What is hyperlactation?
Hyperlactation (strong let-down) happens when your body produce too much breast milk (oversupply) than the quantity that your baby needs. The milk may come out fast and forceful, causing your baby to choke, gulp or cough when nursing. At a result, your baby may display discomfort when being nursed. Some mothers notice that their milk may leak, soak through the nursing pad and cause awkward large patches of wet stain on their blouse.
What are some signs of hyperlactation?
1. Your breasts will feel very full and painful at times
2. You have more foremilk than hindmilk
3. Breastmilk usually comes out too fast
4. Your Baby gulp and chokes very often when being nurse
5. Your baby is gassy all the time
6. Your Baby has green stool
10 interesting but valuable insights and tips if you have hyperlactation
1. Is there a need to cut down on your fish intake? Yes, eating too much fish (especially cod) can cause your breastmilk to become too fatty and clog your milk ducts. So while eating fish IS good for you and baby, it can become too much of a good thing. Reduce your fish intake to once a week and you should begin to see a difference in your body, especially if blocked ducts are a common occurrence for you.
2. Don’t overload on the papaya soup as it can cause an oversupply of milk for mothers who are already naturally inclined to produce more milk.
3. Some women experience milk letdown for a few months of their nursing journey in the non-nursing breast when feeding from the other side. Unfortunately, there are some who experienced it for over a year. To help reduce your milk supply, start off by pumping both breasts until they are drained before nursing your baby on one side of your breast.
4. Don’t toss out the milk that you have collected while trying to adjust with your flow. Store it up for cereal or future baby-weaning sessions. Or you can even add it to your elder child’s milk just to give him/her some antibodies. Some mothers enjoy giving their baby a milk bath too.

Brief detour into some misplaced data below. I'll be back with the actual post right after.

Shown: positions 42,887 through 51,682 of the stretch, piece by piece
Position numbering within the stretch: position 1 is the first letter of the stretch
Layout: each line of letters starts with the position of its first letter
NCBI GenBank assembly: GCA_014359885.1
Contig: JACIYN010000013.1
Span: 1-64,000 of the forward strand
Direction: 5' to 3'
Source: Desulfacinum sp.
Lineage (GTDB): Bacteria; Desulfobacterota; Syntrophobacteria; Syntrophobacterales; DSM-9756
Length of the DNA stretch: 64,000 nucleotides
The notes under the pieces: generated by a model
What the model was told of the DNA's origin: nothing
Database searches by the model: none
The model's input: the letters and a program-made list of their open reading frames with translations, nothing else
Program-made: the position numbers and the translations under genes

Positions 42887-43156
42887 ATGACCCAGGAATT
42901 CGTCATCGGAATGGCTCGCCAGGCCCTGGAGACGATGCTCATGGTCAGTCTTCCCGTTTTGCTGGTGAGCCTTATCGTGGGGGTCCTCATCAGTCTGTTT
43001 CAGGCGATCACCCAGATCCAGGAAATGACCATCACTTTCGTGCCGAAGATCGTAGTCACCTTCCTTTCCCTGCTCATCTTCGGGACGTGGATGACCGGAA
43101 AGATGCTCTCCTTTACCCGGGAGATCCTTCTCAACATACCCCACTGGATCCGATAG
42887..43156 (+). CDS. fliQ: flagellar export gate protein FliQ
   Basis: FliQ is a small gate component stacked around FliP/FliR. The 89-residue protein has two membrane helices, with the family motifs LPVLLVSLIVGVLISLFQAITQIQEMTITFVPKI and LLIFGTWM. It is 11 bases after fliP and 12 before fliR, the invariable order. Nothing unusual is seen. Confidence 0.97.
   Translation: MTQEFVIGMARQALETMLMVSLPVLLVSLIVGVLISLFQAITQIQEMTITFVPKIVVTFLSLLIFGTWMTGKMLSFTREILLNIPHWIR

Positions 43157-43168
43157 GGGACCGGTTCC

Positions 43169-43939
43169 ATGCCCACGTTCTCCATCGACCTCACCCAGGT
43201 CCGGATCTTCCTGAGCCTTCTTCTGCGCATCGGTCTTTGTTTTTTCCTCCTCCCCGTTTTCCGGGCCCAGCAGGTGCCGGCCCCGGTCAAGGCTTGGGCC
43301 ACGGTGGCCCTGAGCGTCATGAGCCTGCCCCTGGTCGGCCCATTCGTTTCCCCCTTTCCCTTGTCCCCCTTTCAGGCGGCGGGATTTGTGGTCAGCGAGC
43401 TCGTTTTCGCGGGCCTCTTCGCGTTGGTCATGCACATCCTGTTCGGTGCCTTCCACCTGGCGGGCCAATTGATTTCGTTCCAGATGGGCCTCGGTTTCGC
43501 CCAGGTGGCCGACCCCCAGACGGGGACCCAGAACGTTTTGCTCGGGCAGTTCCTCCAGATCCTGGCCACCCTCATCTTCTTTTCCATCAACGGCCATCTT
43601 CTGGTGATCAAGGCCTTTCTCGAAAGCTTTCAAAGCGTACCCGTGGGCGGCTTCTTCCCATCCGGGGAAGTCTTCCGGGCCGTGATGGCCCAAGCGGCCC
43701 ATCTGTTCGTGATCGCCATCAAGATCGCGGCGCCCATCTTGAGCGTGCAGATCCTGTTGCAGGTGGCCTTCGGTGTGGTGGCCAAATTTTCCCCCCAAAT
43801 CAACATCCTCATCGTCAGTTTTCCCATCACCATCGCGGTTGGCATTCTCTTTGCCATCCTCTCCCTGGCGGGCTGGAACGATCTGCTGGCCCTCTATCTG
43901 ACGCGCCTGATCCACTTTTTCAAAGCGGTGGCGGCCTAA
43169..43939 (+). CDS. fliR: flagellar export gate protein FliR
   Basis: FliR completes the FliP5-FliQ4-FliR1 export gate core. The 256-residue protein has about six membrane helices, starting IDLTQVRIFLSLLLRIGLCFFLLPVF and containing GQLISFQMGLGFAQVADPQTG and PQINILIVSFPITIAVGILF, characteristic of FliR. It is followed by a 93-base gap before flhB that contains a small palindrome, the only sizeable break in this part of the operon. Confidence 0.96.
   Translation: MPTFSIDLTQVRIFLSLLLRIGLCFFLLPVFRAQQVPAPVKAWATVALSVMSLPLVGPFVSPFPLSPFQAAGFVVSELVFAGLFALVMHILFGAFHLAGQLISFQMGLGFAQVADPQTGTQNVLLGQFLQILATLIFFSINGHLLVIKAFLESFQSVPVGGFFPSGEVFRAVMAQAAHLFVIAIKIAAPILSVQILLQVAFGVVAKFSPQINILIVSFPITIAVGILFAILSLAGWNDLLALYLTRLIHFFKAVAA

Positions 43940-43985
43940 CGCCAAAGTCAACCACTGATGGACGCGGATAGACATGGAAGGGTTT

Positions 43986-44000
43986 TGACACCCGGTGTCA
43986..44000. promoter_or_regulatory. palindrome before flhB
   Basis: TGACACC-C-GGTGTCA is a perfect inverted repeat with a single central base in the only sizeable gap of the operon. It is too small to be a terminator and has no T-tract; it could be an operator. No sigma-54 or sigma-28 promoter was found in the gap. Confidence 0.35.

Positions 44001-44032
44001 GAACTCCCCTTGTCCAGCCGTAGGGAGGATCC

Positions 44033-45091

5. Change your nursing position to slow the milk flow. You can try having your baby sit up and facing you while you nurse or alternatively, you can lean back or recline with your baby facing the breast directly.
6. If you baby looks like he is gulping too much milk or choking, stop feeding immediately. Burp your child and sooth him before you continue to nurse him.
7. Milk letdown in your breasts even when you are not nursing is nothing to be embarrassed about. It can be inconvenient and annoying but there are ways to cope with it. Be sure to pad your bras when nursing and avoid wearing white when you are heading out in case of any milk leakages.
8. Some mothers have so much milk that they are happy to give some away, especially to friends whose milk supply has yet to stabilize. Local nurses would not encourage it due to hygiene issue but if you are comfortable with donating your milk to a friend’s baby and the trust is mutual, it can be an option for using up your abundant supply.
9. Facing problem during physical intimacy with your husband? Get extra towels ready by your bed to soak up the offending milk spray. The last we want, is to spray some milk into our spouse’s face.
10. If you still experience frequent blocked ducts and mastitis issues, don’t panic and consult a lactation consultant. If you are contemplating whether you should feed your child with formula milk instead, don’t go on a guilt trip too. Medical expert has mentioned that breastfeeding is NOT for everybody (mother and child alike)! So it will be awesome if you can breastfeed, if you can’t, just let it go. Your child will still grow well so don’t be so stressed out that you cannot look after your baby.
By Ruth Mak & Crystal Tan
This article is part of Breastfeeding with Love campaign, initiated by The New Age Parents and New Age Pregnancy.
Join the Breastfeeding with Love Facebook Group to find out more and be part of our breastfeeding online community!
Click on the logos to find out more about our supporting partners.